Explore further: Patients with RA receive less protection from pandemic influenza with H1N1 vaccine

More information: Abstract Number: FRI0087

*HAQ (Health Assessment Questionnaire) is a patient questionnaire that measures function and health-related quality of life through measuring a patient's ability to perform everyday tasks.

1. Bevan S, Quadrello T, McGee R et al. Fit for work? Musculoskeletal disorders in the European workforce. www.fundacionabbott.es/saludyt … _European_report.pdf

2. Englund M, Jöud A, Geborek P et al. Prevalence and incidence of rheumatoid arthritis in southern Sweden 2008 and their relation to prescribed biologics. Rheumatology 2010; 49: 1563-9

Related Stories

Patients with RA receive less protection from pandemic influenza with H1N1 vaccine

May 26, 2011
Individuals with rheumatoid arthritis taking disease modifying anti-rheumatic drugs, showed significantly less protection from pandemic influenza after receiving the H1N1 vaccine compared to healthy individuals, according ...

Study confirms link between rheumatoid arthritis and COPD

May 26, 2011
Patients with rheumatoid arthritis are two times more likely to have concurrent chronic obstructive pulmonary disease (COPD) than healthy controls -- an association which was sustained even when variables such as age, gender, ...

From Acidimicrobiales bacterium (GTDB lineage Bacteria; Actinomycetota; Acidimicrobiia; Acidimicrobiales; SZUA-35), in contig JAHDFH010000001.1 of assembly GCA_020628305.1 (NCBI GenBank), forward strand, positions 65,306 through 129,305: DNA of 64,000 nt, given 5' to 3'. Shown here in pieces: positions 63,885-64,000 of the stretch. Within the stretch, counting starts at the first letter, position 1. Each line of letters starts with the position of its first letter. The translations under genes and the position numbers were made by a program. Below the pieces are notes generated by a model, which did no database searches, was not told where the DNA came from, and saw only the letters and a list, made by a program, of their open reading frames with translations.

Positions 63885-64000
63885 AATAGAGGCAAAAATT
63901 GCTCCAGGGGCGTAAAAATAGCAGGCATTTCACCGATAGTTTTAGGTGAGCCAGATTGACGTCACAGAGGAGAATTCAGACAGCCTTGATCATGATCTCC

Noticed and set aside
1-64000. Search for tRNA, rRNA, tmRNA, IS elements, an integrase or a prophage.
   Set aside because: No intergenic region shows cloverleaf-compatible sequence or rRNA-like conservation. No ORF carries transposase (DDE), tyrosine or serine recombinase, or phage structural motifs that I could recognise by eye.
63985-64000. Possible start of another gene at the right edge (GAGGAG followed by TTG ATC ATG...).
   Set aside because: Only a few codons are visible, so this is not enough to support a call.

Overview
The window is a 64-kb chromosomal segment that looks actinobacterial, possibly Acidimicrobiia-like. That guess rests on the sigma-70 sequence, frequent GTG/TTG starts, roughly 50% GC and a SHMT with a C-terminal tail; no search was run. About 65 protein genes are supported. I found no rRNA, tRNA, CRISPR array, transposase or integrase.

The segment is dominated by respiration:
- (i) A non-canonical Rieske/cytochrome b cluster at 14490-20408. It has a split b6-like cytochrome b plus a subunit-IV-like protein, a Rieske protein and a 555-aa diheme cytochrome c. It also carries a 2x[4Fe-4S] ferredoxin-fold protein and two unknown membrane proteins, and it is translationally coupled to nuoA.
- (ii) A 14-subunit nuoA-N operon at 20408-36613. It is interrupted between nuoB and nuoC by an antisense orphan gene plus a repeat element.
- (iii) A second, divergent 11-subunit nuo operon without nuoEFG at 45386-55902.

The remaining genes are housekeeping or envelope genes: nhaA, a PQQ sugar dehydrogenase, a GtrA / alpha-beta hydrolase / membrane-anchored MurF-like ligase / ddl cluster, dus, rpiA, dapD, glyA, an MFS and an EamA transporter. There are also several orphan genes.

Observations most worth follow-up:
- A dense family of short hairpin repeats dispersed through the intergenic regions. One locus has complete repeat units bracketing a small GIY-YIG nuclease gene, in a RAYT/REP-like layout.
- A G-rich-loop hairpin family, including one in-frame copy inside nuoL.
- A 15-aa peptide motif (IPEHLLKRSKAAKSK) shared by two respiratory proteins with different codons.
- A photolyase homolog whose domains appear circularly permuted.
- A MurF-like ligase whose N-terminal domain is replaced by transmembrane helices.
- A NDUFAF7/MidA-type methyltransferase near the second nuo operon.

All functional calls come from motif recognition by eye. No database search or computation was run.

Lower all-Cause, cardio mortality in obese with RA

May 2, 2012
(HealthDay) -- Overweight and obese patients with rheumatoid arthritis (RA) have lower all-cause and cardiovascular mortality, but have substantially increased risks of comorbidities, medical costs, and reduced quality of ...

Arthritis sufferers at increased risk of heart disease

August 15, 2011
Rheumatoid arthritis (RA) sufferers are at an increased risk of dying due to cardiovascular disease. A new five year study published in BioMed Central's open access journal Arthritis Research & Therapy showed that the risk ...

Recommended for you

Fluid in the knee holds clues for why osteoarthritis is more common in females